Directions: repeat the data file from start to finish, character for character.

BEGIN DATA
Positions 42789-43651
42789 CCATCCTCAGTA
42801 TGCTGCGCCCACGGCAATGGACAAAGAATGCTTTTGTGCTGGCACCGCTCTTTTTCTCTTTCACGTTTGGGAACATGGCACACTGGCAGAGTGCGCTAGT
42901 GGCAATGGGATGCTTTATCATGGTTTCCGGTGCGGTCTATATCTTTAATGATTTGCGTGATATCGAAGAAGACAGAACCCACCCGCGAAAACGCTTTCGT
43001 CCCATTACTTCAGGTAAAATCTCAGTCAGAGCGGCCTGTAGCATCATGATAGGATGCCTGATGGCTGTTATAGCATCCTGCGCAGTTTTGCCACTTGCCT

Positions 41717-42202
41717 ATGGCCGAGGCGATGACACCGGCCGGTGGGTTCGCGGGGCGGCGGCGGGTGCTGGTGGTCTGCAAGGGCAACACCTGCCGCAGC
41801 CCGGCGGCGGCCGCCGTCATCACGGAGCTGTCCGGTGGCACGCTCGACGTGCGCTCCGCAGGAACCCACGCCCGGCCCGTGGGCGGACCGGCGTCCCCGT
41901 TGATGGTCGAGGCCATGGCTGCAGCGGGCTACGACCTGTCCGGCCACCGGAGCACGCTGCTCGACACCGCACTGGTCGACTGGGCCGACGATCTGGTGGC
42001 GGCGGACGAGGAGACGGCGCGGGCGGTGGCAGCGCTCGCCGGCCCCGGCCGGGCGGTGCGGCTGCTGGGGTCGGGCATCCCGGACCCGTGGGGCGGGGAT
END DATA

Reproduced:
Positions 42789-43651
42789 CCATCCTCAGTA
42801 TGCTGCGCCCACGGCAATGGACAAAGAATGCTTTTGTGCTGGCACCGCTCTTTTTCTCTTTCACGTTTGGGAACATGGCACACTGGCAGAGTGCGCTAGT
42901 GGCAATGGGATGCTTTATCATGGTTTCCGGTGCGGTCTATATCTTTAATGATTTGCGTGATATCGAAGAAGACAGAACCCACCCGCGAAAACGCTTTCGT
43001 CCCATTACTTCAGGTAAAATCTCAGTCAGAGCGGCCTGTAGCATCATGATAGGATGCCTGATGGCTGTTATAGCATCCTGCGCAGTTTTGCCACTTGCCT

Positions 41717-42202
41717 ATGGCCGAGGCGATGACACCGGCCGGTGGGTTCGCGGGGCGGCGGCGGGTGCTGGTGGTCTGCAAGGGCAACACCTGCCGCAGC
41801 CCGGCGGCGGCCGCCGTCATCACGGAGCTGTCCGGTGGCACGCTCGACGTGCGCTCCGCAGGAACCCACGCCCGGCCCGTGGGCGGACCGGCGTCCCCGT
41901 TGATGGTCGAGGCCATGGCTGCAGCGGGCTACGACCTGTCCGGCCACCGGAGCACGCTGCTCGACACCGCACTGGTCGACTGGGCCGACGATCTGGTGGC
42001 GGCGGACGAGGAGACGGCGCGGGCGGTGGCAGCGCTCGCCGGCCCCGGCCGGGCGGTGCGGCTGCTGGGGTCGGGCATCCCGGACCCGTGGGGCGGGGAT